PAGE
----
The purpose of life? To be happy. Think like a monk with the genius Genpo Roshi.

Genpo Merzel was a champion swimmer and All-American water polo player in his youth; Merzel received a Master’s degree in educational administration from the University of Southern California in 1968. In 1999 he created what he named the Big Mind Process, also known as Big Mind/Big Heart.

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In 1999 Genpo Roshi created the Big Mind Process™, also known as Big Mind/Big Heart, which philosopher Ken Wilber has called “arguably the most important and original discovery in the last two centuries of Buddhism.” Behavioural Scientist and Hypnotist Paul McKenna calls Genpo “a genius.” Roshi explores new insights and skilful means to transmit the essence of Zen, which is waking up to our essential nature free from all dogma, suddenly and immediately. He sees zazen, koans and Big Mind as three complementary practices for achieving the Way, along with other traditional forms of Zen Buddhism such as prayer, chanting, and devotional practices, all beautiful expressions of the teachings for waking up and living with profound wisdom and compassion. His meditation ‘Big Mind’ gives you quick access to the most amazing inner peace.

Here is my interview with him. Enjoy!

How did you get to where you are today?

Genpo Roshi: Back in February of 1971, I found myself in a bad situation, and I just kept thinking how could I have screwed up so badly? The usual thing was to blame others, but I couldn’t do that this time. I was having trouble in my relationship, and I needed to have some space and time to think. I left my career as a schoolteacher and lifeguard and lived alone in a rustic cabin deep in the mountains near San Luis Obispo. All I did was chop wood and carry water. I spent four to five hours a day in meditation. In March of 1972, I met Zen Master Taizan Maezumi Roshi and subsequently moved to Los Angeles to study carefully with him. In 1980, a year after completing formal koan study, I became Maezumi Roshi’s second Dharma heir.  

“When connecting becomes a central theme in our lives then disconnecting becomes very difficult.”

SS: What is the Big Mind Process?

The “Big Mind Process” is a technique that merges Western psychological techniques with Buddhist conceptions of self and mind. The process works with your own mind, with your states of consciousness.

In your opinion why are people finding it hard to balance work and life?

We are so interconnected now, and we have so many tools for communication. Yet there are so many problems with the connection. All these tools are created to make life easier, and again I find people seem so tired now. I think the reason is that people can’t disconnect. They are mentally attached all the time, and it’s exhausting. When connecting becomes a central theme in our lives, then dividing becomes very difficult. Abraham Maslow did a study in the 1970s and noticed that the one feature self-actualized people had in common is that they spent an hour a day doing their own form of meditation. That could be listening to music, walking, whatever… but they were alone. The fact they disconnected for an hour every day allowed them just to be.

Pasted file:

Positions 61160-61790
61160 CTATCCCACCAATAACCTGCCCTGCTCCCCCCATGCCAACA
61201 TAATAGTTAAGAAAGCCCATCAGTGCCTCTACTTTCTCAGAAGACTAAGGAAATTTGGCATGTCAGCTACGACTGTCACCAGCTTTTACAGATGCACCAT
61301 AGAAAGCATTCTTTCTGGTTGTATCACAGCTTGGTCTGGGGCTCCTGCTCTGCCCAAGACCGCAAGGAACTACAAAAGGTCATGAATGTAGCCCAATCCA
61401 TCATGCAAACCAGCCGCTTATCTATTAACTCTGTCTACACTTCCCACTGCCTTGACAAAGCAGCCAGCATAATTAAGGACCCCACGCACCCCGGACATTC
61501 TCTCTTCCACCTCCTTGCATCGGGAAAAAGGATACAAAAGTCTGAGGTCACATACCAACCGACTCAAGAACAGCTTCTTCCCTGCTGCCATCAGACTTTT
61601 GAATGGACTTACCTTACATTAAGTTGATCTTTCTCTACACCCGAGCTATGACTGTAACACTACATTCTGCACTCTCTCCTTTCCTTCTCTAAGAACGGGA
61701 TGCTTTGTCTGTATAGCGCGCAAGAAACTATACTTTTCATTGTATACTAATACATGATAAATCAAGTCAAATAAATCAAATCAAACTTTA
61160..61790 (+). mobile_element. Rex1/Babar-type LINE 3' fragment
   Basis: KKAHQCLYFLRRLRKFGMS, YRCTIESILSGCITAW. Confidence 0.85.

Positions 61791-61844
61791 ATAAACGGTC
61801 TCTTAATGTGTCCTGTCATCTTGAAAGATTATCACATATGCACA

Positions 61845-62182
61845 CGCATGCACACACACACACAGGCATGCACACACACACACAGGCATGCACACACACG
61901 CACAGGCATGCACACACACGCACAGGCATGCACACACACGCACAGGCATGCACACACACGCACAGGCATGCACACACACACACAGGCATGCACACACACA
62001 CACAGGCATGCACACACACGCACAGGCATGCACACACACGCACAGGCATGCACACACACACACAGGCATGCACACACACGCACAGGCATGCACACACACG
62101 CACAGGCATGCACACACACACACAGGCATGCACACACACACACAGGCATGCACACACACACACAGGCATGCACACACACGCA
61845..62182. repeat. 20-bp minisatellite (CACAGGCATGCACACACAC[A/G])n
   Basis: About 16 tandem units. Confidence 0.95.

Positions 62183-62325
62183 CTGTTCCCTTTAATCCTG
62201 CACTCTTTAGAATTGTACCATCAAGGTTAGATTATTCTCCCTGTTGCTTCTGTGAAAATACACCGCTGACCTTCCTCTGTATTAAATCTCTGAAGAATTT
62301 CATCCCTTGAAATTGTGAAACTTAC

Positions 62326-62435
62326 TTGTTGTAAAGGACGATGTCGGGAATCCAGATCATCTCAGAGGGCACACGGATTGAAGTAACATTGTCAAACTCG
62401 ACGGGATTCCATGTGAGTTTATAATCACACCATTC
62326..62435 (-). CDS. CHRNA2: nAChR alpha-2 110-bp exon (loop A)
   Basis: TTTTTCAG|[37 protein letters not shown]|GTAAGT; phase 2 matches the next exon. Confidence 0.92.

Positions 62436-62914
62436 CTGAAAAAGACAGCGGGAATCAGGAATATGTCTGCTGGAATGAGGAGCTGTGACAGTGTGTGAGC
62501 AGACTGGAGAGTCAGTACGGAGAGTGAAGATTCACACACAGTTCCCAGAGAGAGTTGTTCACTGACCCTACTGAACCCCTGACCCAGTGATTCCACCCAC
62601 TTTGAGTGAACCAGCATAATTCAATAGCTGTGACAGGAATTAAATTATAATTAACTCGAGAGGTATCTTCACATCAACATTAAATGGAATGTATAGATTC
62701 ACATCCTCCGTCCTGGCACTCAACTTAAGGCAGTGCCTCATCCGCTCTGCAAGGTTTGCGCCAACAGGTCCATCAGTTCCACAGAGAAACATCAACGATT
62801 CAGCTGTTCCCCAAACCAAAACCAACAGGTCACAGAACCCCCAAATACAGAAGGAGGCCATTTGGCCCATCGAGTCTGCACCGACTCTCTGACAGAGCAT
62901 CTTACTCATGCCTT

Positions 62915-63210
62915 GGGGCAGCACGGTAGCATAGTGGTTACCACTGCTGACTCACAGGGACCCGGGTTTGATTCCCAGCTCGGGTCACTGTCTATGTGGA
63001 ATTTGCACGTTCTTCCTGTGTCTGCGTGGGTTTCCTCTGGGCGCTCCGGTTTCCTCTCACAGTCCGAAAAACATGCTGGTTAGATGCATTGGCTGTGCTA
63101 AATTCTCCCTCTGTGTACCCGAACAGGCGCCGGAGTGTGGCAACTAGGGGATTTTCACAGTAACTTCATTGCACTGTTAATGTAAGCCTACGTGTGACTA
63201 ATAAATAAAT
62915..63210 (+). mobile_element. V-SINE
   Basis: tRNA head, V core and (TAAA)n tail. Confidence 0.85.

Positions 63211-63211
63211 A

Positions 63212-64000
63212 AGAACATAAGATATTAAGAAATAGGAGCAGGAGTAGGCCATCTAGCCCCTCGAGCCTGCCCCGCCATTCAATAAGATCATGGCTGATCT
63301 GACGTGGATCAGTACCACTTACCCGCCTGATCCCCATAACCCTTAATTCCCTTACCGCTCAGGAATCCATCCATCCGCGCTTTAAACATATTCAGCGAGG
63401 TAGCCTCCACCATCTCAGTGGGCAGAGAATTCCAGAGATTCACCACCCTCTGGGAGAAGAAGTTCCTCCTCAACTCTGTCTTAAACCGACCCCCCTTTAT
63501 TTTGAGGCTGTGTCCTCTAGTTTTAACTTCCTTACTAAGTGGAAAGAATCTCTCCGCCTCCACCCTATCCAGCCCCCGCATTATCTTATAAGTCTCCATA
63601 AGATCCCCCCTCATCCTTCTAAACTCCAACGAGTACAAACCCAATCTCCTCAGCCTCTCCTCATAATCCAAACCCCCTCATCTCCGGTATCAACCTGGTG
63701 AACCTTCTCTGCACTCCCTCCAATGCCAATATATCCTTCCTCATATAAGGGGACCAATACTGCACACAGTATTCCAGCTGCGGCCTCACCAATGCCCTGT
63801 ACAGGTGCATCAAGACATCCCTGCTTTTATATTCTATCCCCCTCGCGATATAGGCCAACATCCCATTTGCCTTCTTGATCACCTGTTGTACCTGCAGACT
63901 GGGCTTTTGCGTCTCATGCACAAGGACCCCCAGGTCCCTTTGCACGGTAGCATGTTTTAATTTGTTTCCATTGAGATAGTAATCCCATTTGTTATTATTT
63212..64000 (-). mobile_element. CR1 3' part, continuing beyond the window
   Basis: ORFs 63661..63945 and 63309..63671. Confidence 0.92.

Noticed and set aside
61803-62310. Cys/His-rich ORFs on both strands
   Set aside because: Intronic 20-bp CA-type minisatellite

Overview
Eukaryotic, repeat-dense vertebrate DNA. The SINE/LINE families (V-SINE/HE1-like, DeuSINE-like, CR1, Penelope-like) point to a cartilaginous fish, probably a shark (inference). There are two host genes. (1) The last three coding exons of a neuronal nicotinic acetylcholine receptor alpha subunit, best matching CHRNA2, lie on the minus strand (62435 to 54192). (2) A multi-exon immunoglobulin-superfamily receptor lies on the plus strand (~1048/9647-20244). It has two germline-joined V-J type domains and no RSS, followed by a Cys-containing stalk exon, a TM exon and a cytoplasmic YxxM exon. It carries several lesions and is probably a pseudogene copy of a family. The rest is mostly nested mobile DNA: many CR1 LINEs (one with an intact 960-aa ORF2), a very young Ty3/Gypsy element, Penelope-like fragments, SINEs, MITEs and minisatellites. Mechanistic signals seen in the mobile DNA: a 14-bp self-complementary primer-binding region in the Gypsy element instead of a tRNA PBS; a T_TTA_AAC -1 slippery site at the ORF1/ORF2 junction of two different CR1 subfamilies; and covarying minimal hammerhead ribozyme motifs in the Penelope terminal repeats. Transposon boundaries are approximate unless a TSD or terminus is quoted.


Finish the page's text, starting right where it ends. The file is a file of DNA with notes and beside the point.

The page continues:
You talk about communicating with more compassion and more empathy, how can we practice that in the workplace?

This is where the Big Mind comes in. One of the hardest things is to stop playing the “blame game.” If you are having a problem with someone higher or lower in your company, make sure that you are communicating with compassion and empathy. We forget to focus on the listener. Put yourself in their head.

Could you share the best piece of advice you were ever given?

Surrender your ego. When you work as a team, think of the bigger picture and don’t be so centred on yourself. Play as one, not against each other. The other great piece of advice I got was: if you can’t let go, let be.

What’s the next challenge for us?

I have to say it’s about living in a world where we are available all the time, hyper-connected and always on call. It is a universal problem. I believe that we are more stressed than ever before. I think to manage this stress, and it is essential to set boundaries. I understand this is not easy, but I think it could be a lifesaver. We have to find time for ourselves, a fixed time every day, no matter what. It has to become a routine, a ritual that works for you.

What’s next for you?

GR: I will be offering three paths for those who wish to study with me. I have spent the past three years in self-reflection, deepening my practice and working on acknowledging my own shadows and deeply rooted patterns. I intend to devote the remainder of my life to integrating the Zen Tradition and Big Mind and the challenges of continuing, endless practice with those who would like to share them. The Path of the Big Heart Zen Lineage: The Big Mind Zen Secular Path: The Path of Personal Exploration and Growth:

“When we put the blame out there we lose the key to unlock what’s stuck.”

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